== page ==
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5 Spectacular and Festive ESL Christmas Lessons for Adults

Can you feel it in the air?

It’s the sound of sleigh bells jingling.

The smell of peppermint and eggnog.

The feeling of joy and happiness everywhere.

It can only mean one thing—it’s Christmastime.

The time of the year when we all come together as friends and families, enjoying each other’s company, watching holiday movies and taking time out from our busy lives to relax a little. While children scramble to open presents, we adults get to appreciate making memories with our loved ones.

Why not bring some of that joy in the classroom?

Read on to see how you can get your adult learners in the Christmas spirit.
 


 

5 ESL Christmas Lessons for Adults Guaranteed to Make the Holidays Fun

As you may have guessed, the Christmas holidays are my favorite time of the year. From the Christmas carols to the delicious cookies and twinkling lights, it is always fun to get into the gift-giving spirit of the holiday.

For ESL teachers, Christmas is the perfect time to gift your adult students with fun and exciting lessons that they wouldn’t experience any other time of the year. That way, they get to learn a little more about the culture of English-speaking countries while improving their language skills.

Here are five of my favorite Christmas activities, guaranteed to knock the socks off your adult learners.

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1. Recite the Poem, “A Visit from St. Nicholas”

Why not share one of the most iconic holiday English poems?

More popularly known by its introduction, “‘Twas the Night Before Christmas,” this poem tells a delightful story about Christmas Eve and the excitement leading up to Christmas.

Your students can learn about St. Nicholas, the famous reindeer and the concept of filling stockings with gifts and toys—all of which can be foreign to them depending on which country they are from.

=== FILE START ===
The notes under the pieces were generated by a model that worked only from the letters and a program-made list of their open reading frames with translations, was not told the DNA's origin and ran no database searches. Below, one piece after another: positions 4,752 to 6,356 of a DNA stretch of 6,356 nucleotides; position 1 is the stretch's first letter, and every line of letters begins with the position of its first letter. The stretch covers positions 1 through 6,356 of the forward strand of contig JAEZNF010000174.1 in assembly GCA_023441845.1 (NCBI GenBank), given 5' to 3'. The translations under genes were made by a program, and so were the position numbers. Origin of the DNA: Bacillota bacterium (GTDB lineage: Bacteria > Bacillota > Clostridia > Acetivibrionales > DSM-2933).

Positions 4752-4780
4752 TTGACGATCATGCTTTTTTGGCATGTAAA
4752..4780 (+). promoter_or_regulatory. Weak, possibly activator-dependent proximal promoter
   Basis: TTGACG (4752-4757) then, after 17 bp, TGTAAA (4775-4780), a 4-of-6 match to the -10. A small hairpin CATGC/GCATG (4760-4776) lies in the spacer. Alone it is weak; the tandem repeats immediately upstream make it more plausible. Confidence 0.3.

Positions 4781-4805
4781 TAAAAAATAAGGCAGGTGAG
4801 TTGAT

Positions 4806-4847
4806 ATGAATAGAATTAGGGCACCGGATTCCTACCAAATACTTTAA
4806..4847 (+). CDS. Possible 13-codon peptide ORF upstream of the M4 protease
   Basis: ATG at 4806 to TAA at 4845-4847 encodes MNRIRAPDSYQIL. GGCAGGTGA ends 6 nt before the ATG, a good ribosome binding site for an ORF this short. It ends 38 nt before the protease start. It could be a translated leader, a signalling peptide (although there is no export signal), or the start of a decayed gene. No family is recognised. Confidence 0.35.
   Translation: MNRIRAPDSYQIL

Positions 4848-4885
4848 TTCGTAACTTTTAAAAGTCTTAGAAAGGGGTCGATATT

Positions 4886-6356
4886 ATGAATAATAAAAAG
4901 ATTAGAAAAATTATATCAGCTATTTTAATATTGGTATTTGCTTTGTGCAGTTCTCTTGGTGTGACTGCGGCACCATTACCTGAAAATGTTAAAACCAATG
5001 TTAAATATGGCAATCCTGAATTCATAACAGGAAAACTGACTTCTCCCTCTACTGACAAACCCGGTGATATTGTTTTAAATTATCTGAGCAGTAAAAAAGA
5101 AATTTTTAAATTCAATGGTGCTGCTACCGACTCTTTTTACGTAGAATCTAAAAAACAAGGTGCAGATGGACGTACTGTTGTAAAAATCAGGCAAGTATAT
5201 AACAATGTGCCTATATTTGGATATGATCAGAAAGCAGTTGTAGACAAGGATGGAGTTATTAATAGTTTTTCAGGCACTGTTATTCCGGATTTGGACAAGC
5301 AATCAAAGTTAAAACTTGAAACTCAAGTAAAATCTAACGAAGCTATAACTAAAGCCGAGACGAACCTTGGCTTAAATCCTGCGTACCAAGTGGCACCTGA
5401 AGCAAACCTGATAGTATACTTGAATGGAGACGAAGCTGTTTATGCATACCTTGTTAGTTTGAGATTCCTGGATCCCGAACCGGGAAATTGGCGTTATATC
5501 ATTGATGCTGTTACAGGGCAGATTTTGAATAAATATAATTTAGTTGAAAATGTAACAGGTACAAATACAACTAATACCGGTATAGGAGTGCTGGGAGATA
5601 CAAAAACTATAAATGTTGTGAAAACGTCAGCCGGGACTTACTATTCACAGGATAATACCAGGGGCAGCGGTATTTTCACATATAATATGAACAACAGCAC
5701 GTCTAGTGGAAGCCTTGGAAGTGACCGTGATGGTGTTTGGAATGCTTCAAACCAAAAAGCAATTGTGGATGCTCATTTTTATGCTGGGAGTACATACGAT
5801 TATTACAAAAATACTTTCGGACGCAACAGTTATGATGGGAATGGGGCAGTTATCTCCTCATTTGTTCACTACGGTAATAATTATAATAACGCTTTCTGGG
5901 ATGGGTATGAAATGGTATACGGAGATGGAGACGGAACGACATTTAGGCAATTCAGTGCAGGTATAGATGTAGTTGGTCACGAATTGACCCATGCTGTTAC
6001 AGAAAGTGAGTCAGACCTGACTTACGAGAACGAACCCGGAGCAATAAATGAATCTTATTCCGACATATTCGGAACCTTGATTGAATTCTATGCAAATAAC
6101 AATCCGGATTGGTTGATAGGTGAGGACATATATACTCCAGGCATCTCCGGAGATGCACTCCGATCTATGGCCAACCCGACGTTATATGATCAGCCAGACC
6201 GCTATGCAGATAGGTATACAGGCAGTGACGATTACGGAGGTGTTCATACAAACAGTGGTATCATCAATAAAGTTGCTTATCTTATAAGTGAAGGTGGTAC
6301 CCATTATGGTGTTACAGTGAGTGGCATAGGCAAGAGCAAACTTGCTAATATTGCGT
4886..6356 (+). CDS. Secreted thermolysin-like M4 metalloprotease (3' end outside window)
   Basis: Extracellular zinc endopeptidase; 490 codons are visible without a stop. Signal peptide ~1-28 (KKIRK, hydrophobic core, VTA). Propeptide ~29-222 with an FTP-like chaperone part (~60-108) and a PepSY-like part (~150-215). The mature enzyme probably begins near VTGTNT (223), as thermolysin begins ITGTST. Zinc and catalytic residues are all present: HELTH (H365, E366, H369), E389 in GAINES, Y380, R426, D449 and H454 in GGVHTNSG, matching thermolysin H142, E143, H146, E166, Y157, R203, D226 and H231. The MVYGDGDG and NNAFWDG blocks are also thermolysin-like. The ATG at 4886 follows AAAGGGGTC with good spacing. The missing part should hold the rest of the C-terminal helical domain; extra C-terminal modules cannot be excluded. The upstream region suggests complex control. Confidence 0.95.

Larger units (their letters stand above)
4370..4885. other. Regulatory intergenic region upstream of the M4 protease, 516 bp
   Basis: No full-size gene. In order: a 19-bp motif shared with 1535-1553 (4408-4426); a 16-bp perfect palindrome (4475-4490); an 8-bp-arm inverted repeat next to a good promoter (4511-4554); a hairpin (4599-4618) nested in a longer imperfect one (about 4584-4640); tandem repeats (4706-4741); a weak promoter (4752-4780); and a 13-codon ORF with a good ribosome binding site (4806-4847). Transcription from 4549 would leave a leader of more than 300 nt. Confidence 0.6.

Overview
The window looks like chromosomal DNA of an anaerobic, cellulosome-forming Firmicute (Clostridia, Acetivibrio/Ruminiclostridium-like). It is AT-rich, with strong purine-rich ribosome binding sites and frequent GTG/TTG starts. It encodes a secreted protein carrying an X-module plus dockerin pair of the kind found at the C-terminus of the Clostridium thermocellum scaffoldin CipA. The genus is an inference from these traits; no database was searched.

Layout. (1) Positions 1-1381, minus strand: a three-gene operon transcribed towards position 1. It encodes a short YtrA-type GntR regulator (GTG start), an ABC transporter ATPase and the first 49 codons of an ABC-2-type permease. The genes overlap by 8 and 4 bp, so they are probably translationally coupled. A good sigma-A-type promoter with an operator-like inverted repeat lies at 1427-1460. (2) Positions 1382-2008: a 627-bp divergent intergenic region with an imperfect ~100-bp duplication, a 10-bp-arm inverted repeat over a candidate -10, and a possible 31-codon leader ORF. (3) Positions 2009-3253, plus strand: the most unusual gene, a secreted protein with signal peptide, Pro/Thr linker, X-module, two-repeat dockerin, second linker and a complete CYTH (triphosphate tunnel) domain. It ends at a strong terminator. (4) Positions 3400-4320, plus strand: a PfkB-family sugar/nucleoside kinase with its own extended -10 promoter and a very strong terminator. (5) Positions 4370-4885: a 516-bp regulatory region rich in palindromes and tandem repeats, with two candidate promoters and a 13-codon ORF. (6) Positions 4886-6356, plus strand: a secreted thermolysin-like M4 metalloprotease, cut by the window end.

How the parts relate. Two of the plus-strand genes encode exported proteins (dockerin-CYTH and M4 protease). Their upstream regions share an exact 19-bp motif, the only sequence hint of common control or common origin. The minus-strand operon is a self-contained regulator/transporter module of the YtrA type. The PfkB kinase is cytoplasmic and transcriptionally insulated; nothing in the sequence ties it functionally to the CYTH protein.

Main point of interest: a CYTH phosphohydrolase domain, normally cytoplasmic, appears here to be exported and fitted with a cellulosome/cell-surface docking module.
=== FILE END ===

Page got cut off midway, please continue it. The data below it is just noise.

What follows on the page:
Before class, print the poem and prepare a list of discussion questions to cover at the end of the reading. Start the lesson by introducing some of the key vocabulary words and their definitions to your students. Suggested vocabulary include:

  • Chimney
  • Lawn
  • Clatter
  • Shutters
  • Sleigh
  • Twinkled
  • Wreath

Once everyone is familiar with the vocabulary, allow the students to read the poem in groups or as a class. After reading , ask students to answer the discussion questions. You can have them engage in small groups, or you can have a discussion as a class. The questions can be tailored to suit the level of your class, but in general, you want to use questions that check your students’ understanding of the poem.

Some of my favorite discussion questions are:

  • Can you guess what “arose such a clatter” means?
  • What does “I flew like a flash mean?”
  • What is another name for St. Nicholas?
  • What would you do if you heard a noise on your roof?

Activity: What’s Your Favorite Holiday Tradition?

The poem examines one of the main traditions in western celebrations of Christmas: Presents from Santa.

A great follow-up activity is to have students write a short paragraph about their favorite holiday tradition, whether on Christmas or an equally important holiday in their culture. Save time at the end of the lesson for everyone to share what they wrote.

2. Play the TED Talks “How We Used Christmas Lights to Fight a War” by Jose Miguel Sokoloff

Yes, Christmas and war are on opposite ends of the spectrum. However, this story is so quirky and unlike any other Christmas story, it is guaranteed to capture your students’ attention. As such, this 15-minute TED Talks clip is great for more advanced learners and students tired of traditional Christmastime English lessons.

In short, this video looks at how an advertising executive and his team used Christmas lights to help demobilize members of the guerrilla movement in Colombia, his home country. Keeping with the Christmas spirit, the story also shows how conflict can be resolved without the use of violence.

So, how do you turn this into a Christmas lesson? Glad you asked.

Before class, prepare a list of key vocabulary words and their definitions. This video has a number of challenging terms, so it is important that you pre-teach vocabulary. I suggest covering the following words:

  • Guerrilla movement
  • Strategic
  • Demobilize
  • Conflict
  • Squadron

The best part of teaching with TED Talks is the discussions afterwords. Be sure to come up with a list of discussion topics that you want to cover with your class at the end of the video. Here are the questions I asked my students:

  • Do you believe that “at Christmas anything is possible?”
  • What was their radio strategy? Were there any problems with it?
  • What was the purpose of the Christmas trees?
  • Do you agree that “being generous makes you stronger?” Why or why not?

I recommend printing discussion questions on a handout and giving it to your students before playing the clip. That way, they can take notes and answer questions while watching the video. Then, you can go over the questions as a class or divide your students into groups of three or four and have them cover the assigned talking points.